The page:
The money from the seller that is paid toward buyer’s closing costs can also show up on the CD by actually moving buyer fees to the seller side of Page 2 of the Closing Disclosure instead of a doing a lump sum line item credit on Page 3 of the CD.
Does the Seller Pay Closing Costs Out of Pocket?
The home Seller does NOT pay the closing costs out of pocket for the home Buyer. Any closing cost assistance negotiated from the seller will be a credit at closing on the Closing Disclosure (CD) form. The seller will not be bringing a check to pay the buyer’s closing costs instead it is a line item debit from the seller to the buyer on the CD. The buyer receives a line item credit as shown in the picture above. The seller credit just ends up being a reduction in the seller proceeds at closing. So the seller will not be writing the buyer a check at closing for the buyer’s closing costs. The Seller Paid closing costs will appear on page 3 of the closing disclosure as a line item credit or will be on page 2 of the closing disclosure as buyer fees that get moved to the seller side of the CD for the seller to pay at closing from seller proceeds.
What Happens If There Are Not Enough Closing Costs to Use the Seller Assistance?
If you negotiate more closing costs paid by the seller than there are actually costs for them to pay then the seller gets to keep the difference. For example, if you negotiate $10,000 in seller paid closing costs and the actual closing costs are only $8,500 then the remaining $1,500 will be kept by the seller and go to their bottom line on the closing disclosure.
One tactic to use any extra seller paid closing costs is to add a home warranty that is paid by the seller . For example if you add a two year home warranty at a cost of $500 per year for a total of $1,000 then the extra $1,500 above, only $500 would be kept by the seller and the buyer gets two years of a home warranty.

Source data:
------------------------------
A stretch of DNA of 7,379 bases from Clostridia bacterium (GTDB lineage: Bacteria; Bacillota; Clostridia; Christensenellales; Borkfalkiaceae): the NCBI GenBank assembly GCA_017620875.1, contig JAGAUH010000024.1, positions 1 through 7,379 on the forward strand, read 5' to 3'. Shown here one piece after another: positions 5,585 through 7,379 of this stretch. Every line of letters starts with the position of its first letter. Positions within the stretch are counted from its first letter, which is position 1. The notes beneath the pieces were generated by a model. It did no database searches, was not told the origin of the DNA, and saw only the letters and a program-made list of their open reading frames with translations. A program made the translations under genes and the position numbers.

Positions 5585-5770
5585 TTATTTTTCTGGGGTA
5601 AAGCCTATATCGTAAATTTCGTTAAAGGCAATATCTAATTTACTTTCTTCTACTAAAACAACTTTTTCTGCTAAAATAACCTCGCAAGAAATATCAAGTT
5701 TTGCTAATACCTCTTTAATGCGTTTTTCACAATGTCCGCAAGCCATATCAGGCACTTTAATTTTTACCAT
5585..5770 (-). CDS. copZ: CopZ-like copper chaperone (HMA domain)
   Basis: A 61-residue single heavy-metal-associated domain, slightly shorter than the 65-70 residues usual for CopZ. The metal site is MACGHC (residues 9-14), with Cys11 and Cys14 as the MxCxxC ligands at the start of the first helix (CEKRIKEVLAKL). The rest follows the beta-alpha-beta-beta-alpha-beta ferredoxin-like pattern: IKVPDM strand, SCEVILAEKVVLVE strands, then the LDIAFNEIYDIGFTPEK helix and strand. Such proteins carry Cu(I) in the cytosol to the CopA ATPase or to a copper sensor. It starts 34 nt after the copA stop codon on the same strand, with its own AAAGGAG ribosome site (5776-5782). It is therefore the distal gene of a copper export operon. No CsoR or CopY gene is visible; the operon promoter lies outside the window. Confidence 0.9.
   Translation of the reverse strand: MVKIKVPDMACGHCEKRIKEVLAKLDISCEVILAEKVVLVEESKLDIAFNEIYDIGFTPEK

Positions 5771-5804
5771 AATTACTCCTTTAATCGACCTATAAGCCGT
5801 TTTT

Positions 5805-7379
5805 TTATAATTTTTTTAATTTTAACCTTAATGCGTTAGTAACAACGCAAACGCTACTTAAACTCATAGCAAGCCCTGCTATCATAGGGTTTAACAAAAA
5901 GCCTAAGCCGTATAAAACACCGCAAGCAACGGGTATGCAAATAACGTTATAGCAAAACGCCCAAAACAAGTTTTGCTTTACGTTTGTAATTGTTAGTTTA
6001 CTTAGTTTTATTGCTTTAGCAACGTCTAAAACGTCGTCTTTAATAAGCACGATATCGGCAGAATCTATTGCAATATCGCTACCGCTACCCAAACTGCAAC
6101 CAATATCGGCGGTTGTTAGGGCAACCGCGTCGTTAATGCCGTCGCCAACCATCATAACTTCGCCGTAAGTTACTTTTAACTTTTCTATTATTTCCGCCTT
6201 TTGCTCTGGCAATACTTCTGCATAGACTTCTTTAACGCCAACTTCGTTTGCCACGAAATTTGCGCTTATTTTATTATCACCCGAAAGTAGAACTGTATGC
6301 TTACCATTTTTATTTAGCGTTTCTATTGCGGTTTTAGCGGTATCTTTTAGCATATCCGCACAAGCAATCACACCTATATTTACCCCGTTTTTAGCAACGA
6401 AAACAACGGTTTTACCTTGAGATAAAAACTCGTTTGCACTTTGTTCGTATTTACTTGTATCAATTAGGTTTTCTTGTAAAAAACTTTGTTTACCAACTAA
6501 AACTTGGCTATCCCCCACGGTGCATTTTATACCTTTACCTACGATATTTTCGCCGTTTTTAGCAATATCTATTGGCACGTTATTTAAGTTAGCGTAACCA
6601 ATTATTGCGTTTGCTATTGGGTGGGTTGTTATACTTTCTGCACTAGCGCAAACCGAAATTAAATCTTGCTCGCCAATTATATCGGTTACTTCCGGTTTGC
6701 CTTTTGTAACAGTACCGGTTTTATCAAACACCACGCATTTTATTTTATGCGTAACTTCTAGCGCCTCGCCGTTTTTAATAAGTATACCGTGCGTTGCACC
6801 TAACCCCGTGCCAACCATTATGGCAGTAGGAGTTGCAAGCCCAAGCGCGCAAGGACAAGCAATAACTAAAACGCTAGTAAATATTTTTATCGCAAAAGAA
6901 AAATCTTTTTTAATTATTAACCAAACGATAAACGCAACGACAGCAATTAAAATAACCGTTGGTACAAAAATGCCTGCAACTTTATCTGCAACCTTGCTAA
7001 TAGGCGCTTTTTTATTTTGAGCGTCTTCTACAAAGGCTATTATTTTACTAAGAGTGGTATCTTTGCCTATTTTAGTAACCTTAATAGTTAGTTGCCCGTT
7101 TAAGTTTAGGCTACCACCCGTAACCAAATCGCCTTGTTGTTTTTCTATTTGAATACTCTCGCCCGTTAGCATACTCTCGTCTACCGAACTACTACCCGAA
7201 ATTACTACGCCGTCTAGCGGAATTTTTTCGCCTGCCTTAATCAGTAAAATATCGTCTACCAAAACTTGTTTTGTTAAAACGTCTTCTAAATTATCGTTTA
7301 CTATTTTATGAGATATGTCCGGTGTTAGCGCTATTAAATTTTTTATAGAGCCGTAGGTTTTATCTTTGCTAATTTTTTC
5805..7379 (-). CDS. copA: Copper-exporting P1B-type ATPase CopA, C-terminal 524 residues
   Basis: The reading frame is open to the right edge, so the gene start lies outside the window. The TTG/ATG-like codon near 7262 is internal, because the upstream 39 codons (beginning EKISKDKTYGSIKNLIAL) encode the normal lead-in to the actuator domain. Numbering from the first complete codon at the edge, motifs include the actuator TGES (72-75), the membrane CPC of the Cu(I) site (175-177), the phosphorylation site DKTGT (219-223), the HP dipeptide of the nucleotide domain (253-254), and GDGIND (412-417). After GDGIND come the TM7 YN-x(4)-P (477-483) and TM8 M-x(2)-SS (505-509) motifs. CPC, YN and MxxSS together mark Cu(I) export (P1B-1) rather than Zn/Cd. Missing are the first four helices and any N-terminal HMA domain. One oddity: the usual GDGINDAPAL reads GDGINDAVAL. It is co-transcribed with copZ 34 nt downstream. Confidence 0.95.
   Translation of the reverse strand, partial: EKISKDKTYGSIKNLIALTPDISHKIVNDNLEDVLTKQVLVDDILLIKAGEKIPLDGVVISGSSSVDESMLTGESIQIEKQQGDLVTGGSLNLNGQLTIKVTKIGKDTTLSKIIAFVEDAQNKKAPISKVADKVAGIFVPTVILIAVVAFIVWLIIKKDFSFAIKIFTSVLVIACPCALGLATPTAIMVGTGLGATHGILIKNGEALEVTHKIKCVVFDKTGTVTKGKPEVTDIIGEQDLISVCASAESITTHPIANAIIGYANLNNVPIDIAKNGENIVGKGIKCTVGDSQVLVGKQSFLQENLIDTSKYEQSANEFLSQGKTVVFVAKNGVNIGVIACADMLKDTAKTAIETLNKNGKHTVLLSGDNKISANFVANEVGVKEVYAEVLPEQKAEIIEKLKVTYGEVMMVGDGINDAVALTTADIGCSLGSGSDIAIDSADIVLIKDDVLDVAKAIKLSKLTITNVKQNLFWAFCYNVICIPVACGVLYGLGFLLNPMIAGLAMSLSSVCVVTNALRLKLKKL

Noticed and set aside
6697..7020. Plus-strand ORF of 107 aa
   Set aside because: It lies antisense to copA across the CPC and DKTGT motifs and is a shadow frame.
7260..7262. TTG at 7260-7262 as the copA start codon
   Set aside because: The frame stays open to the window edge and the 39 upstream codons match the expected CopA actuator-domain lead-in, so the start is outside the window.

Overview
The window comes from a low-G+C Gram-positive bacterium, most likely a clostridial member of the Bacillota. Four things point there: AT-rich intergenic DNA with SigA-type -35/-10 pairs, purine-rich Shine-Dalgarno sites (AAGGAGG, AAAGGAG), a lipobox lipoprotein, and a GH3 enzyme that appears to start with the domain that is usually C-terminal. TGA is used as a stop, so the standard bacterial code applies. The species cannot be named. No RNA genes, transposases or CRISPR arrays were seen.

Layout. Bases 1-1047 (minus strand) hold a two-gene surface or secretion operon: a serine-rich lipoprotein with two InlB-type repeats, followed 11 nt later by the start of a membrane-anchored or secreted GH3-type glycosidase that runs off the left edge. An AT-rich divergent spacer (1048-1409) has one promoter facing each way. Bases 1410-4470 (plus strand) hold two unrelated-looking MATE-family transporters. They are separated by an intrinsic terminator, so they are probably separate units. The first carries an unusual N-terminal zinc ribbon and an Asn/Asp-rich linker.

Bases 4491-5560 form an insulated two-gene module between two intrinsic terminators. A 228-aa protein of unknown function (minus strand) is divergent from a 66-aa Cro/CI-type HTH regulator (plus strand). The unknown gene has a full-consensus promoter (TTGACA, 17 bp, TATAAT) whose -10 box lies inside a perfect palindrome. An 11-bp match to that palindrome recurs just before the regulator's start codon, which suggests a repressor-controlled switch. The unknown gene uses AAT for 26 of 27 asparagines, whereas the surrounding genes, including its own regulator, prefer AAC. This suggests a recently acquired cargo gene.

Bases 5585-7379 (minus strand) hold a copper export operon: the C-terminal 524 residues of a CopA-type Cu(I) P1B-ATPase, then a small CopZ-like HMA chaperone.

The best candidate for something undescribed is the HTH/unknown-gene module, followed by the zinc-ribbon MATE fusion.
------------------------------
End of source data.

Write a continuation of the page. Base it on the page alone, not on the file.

Can I finance my closing costs into my mortgage loan on a purchase?
A frequent misunderstanding among home buyers is that they think they can roll the closing costs into the loan. The loan programs will NOT let you “roll” the closing costs into the loan as the amount you can borrower is based on the purchase price. For example, a FHA loan will allow you to borrower 96.5% of the purchase price so on a $100,000 purchase you would be able to borrower $96,500 so you would need to put down $3,500 as your minimum investment for FHA loan. If you closing costs are $6,500 then you would need your down payment of $3,500 plus your closing costs of $6,500 for a total of $10,000. Now if you negotiated the maximum seller assistance of 6% which is $6,000 then you would only need $4,000.
There is one way to include the closing costs into the loan which is to increase the sales price by the amount of closing costs and have the seller agree to pay back this amount in seller paid closing costs. So on the FHA loan above you would increase the purchase price to $106,000 and have the seller agree to pay $6,000 toward closing costs and you have in a sense now “rolled” the closing costs into the loan. The IMPORTANT thing to remember is the home must appraise for $106,000 in order for this to work.